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Architecture Council: An Idea for Advancing Organizational Strategic Orientation

Impact
Productivity
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28 August, 2020

Brad Henrickson, CTO at Scoop, shares how by establishing the Architecture Council he advanced strategic thinking of the engineering team and overall strategic orientation of his organization.

Problem

When I joined my previous organization, I noticed the lack of strategic thinking within technical leadership. Focus had largely been streamlined on the project level while the strategic thinking across the organizations was fairly rudimentary. By the time I joined, a great number of projects had been worked on, but the lack of progress was fairly evident. For example, we tried to rewrite one system three times and each time we would fail. Our technology was more liability than an asset and that was a result of the absence of long-term, strategic thinking about how technology supports the business.
 

Actions taken

I decided to establish the Architecture Council, an advisory body that should give strategic orientation to day-to-day engineering decisions. Rather than making it a top-down and centralized body, I wanted to drive ownership of the technology perspective(s) to the teams and be able to use it as a place to generate value. If you create any group, that group should be able to provide value for stakeholders.
 

The way I made it relevant was to bring in my most technical director and have them help with facilitation. We identified key technology people across various teams and brought them to the Council. They already did key technology projects on the ground level and were well-versed in discussing technology on a project-level basis.
 

We ran two types of meetings:

  • Regular, bi-weekly strategic discussions where we would deliberate about our strategic direction from a technology perspective evaluating different objectives and approaches;
  • On-demand technology or product reviews that were important for the wider organization. If someone would consider doing a project, an engineer could seek to consult with and get feedback from the Council. In effect, the Council became a forum to discuss projects and receive feedback from the entire engineering organization and it became a great learning opportunity for people who were bringing their projects to the table.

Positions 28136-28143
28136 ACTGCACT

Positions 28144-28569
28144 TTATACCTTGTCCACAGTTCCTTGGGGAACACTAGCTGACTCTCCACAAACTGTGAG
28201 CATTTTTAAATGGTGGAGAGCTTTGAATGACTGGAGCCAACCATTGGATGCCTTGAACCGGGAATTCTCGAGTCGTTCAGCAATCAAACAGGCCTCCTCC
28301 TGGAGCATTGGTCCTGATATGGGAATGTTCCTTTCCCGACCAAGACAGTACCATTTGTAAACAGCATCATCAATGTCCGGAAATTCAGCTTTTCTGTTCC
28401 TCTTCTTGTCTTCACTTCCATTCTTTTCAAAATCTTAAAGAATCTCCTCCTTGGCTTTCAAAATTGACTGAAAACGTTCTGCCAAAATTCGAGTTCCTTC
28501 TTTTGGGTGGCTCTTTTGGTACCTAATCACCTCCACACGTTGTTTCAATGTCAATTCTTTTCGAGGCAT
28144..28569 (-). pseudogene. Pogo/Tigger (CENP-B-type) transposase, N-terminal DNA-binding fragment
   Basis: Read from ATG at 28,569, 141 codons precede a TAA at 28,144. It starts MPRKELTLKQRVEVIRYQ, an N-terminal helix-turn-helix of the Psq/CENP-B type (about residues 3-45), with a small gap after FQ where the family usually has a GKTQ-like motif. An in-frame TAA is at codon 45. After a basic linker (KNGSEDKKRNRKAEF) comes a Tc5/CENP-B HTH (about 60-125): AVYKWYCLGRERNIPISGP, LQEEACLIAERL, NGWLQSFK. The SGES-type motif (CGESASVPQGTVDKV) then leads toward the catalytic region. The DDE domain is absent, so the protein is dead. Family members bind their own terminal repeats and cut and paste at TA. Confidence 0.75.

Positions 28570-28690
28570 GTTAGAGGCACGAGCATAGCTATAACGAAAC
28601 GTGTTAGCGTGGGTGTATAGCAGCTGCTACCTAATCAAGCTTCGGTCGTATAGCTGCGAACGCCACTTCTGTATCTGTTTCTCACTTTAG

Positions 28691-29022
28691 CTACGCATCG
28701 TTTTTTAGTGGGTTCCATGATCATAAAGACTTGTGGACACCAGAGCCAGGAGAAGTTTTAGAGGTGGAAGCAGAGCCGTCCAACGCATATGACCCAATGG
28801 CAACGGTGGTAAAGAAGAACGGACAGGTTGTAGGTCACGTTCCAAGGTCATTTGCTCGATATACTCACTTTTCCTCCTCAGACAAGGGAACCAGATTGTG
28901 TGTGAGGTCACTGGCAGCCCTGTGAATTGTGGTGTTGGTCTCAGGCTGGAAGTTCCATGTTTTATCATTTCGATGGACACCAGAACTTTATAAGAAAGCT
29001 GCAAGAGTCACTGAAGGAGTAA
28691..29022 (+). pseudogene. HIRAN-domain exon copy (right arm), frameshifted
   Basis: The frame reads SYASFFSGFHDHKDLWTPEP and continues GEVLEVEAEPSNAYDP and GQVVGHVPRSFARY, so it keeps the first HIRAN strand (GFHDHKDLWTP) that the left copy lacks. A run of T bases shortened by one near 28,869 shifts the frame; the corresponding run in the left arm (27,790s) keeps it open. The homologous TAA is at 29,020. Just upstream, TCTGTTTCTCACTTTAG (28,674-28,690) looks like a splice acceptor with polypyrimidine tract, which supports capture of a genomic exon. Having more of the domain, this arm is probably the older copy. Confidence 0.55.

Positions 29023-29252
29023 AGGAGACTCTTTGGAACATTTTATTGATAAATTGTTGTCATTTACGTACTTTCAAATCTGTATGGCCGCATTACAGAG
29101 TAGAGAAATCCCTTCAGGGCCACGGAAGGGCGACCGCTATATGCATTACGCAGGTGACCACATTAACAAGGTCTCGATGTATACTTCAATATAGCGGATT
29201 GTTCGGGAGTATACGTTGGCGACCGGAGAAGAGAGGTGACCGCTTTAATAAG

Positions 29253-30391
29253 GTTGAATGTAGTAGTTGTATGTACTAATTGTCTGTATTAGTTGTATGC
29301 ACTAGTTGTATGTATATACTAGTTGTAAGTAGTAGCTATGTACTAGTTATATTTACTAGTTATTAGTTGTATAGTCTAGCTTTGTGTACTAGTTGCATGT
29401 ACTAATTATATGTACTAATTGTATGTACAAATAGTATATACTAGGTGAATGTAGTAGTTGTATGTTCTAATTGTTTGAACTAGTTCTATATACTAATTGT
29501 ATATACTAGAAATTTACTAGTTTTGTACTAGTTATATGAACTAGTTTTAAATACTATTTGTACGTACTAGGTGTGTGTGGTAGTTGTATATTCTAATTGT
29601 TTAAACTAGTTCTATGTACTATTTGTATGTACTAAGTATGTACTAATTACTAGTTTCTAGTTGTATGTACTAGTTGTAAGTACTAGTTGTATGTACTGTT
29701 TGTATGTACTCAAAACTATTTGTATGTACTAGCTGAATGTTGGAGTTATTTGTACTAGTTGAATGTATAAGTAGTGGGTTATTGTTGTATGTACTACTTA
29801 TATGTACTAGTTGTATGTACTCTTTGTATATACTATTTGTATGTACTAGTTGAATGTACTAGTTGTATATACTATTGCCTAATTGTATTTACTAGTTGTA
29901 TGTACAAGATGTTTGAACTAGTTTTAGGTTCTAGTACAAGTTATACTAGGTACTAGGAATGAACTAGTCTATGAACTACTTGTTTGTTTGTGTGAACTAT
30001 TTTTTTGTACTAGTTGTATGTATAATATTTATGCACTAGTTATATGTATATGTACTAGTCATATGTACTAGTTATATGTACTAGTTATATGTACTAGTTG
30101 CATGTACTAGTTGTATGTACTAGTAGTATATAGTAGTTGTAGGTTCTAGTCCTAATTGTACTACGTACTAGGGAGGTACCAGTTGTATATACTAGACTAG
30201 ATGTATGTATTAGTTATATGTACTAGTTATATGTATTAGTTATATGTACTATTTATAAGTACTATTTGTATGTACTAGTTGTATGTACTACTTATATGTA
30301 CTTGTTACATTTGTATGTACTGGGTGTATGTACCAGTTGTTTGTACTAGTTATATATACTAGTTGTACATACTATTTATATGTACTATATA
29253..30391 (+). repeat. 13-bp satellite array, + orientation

The Council was set up as an advisory body, and their opinions were not obligatory or binding, but nevertheless, had the power of expert authorities. However, not only engineers benefited from the Council; people on the Council had an opportunity to learn more about what teams were doing and integrate their projects in a long-term strategy.
 

After a while, teams started to present their own strategic perspectives on what they wanted to do over the next six months. They would initially discuss their projects within the team and then take it to the Architecture Council on their own volition, receive feedback and only then would they present their projects to me.
 

Soon, our strategy became better articulated and coherent. It was well socialized and publicized and everyone has access to it. That allowed us to move from the very localized, fragmented and short-term level to the strategic, long-term level which was a massive shift in strategic thinking and understanding of our technology and organization.
 

Lessons learned

  • I was considering for a while an idea of a chief architect reporting to me, but I was afraid that he may become a single point of failure and I felt that it was an approach that would generally work better for larger organizations. I didn’t like the idea of someone sitting somewhere and doling out the answers and I was more inclined to come up with a collective body resembling a forum where different people would take their fair share of responsibility.
  • Being advisory in nature was helpful for this particular setting. It put the onus on the group to have to provide the value to the organization as opposed to having a decision coming from the position of authority
  • Being on the Architecture Council and getting exposure was very rewarding for a number of people. It increased their engagement but also influenced the quality of their work.
  • When deciding on members, don’t make the group too big because it will affect the quality of conversation. If you have more than 10 people that would be too many representations in the room. If you have 10 people, for example, around a half to two thirds would be active because the topics won’t always be relevant to the whole group. Six or seven people being deeply engaged in conversation is the right size for stimulating and thought-provoking discussion.
  • Be clear what the Council does -- write the charter, get it out circulated, remind people what the group does, solicit feedback, etc. The councils can be an immensely impactful body but it can also give rise to all kinds of speculations; writing down its role will help demystify its purpose and functioning.

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